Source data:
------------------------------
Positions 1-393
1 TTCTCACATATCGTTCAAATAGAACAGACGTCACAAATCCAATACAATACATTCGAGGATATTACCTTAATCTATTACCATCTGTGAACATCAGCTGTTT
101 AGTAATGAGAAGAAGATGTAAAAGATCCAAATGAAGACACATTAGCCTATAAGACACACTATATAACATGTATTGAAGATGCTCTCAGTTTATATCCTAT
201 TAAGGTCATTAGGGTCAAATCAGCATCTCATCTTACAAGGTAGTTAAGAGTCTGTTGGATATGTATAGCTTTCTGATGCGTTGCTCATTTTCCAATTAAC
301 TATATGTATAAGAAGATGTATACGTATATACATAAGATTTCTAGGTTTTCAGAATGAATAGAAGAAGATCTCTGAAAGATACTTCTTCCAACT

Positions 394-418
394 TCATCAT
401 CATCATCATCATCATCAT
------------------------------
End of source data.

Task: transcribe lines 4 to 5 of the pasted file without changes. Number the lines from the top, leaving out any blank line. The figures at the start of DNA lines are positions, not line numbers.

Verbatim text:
201 TAAGGTCATTAGGGTCAAATCAGCATCTCATCTTACAAGGTAGTTAAGAGTCTGTTGGATATGTATAGCTTTCTGATGCGTTGCTCATTTTCCAATTAAC
301 TATATGTATAAGAAGATGTATACGTATATACATAAGATTTCTAGGTTTTCAGAATGAATAGAAGAAGATCTCTGAAAGATACTTCTTCCAACT